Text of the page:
NIELS BOHR (October 7th, 1885 – November 18th, 1962)
- Won the Nobel Prize in physics in 1922, the 1957 Atoms for Peace Award, and the Copley Medal and the Max Planck Medal.
- Developed the complementarity principle and the correspondence principle.
- Developed breakthrough atomic theories of electron movement.
Bohr was born in Copenhagen, Denmark to a Baptist father Christian Bohr, a physiology academic, and a Jewish mother, Ellen Adler. Christian supported Bohr’s and his brother’s interests in physics and math, and Ellen came from a distinguished educational family as well. Not much is known about his childhood other than he attended Gammelholm Grammar School in 1903. He attended Copenhagen University, earning master’s and doctorate degrees in physics in 1909 and 1911. Later that year, he traveled to Cambridge, England to study under scientist J. J. Thomson.
While at Copenhagen, Bohr entered a science competition. He worked in his father’s lab investigating oscillating fluid jets to discover a theory of surface tension. He received a gold medal and his work published in the 1908 Transactions of the Royal Society. From this beginning, his work became more theoretical rather than practical, including his doctoral thesis. It is today a classic on the properties of metals in coherence with electrons and was when Bohr first discovered Planck’s quantum theory of radiation.
Radioactivity became his primary interest, and in 1913, his work on the structure of the atom based on Rutherford’s nucleus discovery was published in the Philosophical Magazine. In 1912, Bohr married Margrethe Norlund. They had four children, one of whom grew up to be the well-known physicist Aage Bohr.
Bohr taught at Manchester’s Victorian University for a few years before transferring to be a professor at Copenhagen University in 1916. By 1920, he had established the Institute of Theoretical Physics there. While Bohr was researching at the Cavendish Laboratory, Thomson was not supportive of Bohr’s ideas. However, Bohr expanded Earnest Rutherford’s theory about atomic structure by including electron movement. Discovering the orbits of electrons and how they carry energy won him the Nobel Prize in 1922. His discoveries are the foundation of quantum mechanics, which he was the first to apply to molecular and atomic structure.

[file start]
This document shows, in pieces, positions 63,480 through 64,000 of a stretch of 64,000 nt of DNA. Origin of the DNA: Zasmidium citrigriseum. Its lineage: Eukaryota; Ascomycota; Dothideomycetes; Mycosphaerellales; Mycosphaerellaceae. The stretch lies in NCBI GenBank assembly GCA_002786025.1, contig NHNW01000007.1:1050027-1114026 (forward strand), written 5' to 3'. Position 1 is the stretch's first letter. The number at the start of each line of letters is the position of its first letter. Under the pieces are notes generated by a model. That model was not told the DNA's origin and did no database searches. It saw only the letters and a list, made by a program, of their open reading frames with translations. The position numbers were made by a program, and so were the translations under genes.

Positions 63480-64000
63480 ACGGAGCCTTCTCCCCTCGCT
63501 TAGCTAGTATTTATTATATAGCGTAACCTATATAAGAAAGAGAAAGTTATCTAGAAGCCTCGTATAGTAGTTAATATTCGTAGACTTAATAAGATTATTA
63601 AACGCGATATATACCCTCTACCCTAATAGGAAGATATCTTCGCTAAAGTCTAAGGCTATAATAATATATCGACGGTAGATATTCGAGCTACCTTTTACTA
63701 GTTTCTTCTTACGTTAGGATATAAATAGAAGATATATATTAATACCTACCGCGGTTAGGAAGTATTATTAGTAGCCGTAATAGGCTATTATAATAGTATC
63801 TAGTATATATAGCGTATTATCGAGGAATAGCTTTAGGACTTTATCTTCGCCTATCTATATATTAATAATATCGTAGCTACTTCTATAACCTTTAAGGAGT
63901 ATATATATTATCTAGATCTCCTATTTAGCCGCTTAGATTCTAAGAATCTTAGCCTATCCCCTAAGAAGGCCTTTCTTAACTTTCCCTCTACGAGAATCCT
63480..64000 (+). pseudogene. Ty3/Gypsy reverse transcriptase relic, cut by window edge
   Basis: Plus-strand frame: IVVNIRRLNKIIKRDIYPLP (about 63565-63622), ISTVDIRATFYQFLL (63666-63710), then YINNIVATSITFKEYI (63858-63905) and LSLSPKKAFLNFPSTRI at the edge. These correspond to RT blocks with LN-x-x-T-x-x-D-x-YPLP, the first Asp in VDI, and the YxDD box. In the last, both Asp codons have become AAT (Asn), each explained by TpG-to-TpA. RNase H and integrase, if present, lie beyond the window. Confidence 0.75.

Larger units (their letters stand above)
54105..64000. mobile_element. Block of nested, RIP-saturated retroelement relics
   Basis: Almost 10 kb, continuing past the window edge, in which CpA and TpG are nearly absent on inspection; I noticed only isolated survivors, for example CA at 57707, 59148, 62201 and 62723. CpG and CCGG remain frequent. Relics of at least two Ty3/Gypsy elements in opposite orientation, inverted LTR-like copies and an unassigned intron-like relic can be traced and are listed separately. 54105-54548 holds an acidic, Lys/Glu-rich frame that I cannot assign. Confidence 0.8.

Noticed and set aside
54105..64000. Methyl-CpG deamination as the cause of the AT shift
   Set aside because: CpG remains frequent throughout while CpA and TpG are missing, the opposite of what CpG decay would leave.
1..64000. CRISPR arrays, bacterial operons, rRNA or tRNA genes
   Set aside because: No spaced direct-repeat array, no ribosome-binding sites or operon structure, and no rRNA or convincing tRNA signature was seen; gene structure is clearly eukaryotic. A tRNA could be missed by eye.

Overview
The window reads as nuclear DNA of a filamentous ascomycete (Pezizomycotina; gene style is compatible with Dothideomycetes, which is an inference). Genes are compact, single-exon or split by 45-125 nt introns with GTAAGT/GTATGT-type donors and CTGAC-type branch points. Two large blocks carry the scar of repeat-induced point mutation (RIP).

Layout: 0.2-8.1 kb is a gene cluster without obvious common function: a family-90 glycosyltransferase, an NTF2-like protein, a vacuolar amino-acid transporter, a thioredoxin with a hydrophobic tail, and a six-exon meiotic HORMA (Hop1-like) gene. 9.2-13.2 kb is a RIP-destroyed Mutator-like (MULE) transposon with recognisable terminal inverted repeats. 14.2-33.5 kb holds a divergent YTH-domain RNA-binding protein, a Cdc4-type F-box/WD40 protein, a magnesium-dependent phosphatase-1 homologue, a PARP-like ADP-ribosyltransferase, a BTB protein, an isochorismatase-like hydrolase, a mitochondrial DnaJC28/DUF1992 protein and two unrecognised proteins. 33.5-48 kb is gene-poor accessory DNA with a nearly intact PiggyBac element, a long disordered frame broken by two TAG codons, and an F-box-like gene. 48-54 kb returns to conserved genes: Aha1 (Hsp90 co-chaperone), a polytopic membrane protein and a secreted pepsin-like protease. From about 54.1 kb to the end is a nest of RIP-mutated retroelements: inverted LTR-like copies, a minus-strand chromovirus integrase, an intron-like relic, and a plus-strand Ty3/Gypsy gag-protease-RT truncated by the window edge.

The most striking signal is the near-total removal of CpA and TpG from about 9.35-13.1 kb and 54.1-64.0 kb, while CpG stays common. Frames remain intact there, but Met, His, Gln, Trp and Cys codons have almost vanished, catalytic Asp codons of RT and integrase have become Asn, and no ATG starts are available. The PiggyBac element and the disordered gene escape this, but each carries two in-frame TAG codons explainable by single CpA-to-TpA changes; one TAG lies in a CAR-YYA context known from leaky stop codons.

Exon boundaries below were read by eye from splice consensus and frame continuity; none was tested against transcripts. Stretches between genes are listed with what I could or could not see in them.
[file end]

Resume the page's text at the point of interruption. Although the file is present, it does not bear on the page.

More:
His two central concepts include the correspondence principle and the complementary principle. The first holds that new theories must apply to atomic phenomena in order to correspond with old theories. The latter refers to waves and particles being separate but complementary though never both true at the same time.
In 1927, Bohr worked with Werner Heisenberg and presented their ideas at an Italian conference. Albert Einstein disagreed with some of Bohr’s theories, and within the scientific community, their conversations were well-known. Bohr contributed to the liquid droplet theory in the 1930s as well as nuclear fission.
During WWII, Bohr took his opportunity to flee Denmark because of his Jewish roots. He had been sheltering German Jewish physicists with asylum in Copenhagen University, sending many to the United States. When Germany invaded Denmark, Bohr took his family to Sweden and eventually the U.S., where he worked on the nuclear Manhattan Project in Nevada.
By the end of the war, Bohr returned to Denmark and advocated peace around nuclear weapons. He envisioned a world of cultural exchange rather than isolationist. He was known for his humanitarian ethics in nuclear development, particularly in light of his principals on the complementary and correspondent.
In 1954, Bohr contributed to the founding of CERN, the European Organization for Nuclear Research. He established the Atoms for Peace Conference in 1955. He received the Atoms for Peace Award in 1957 for nuclear ethics and responsibility.
On November 18th, 1962, Bohr suffered a stroke. He died in Copenhagen.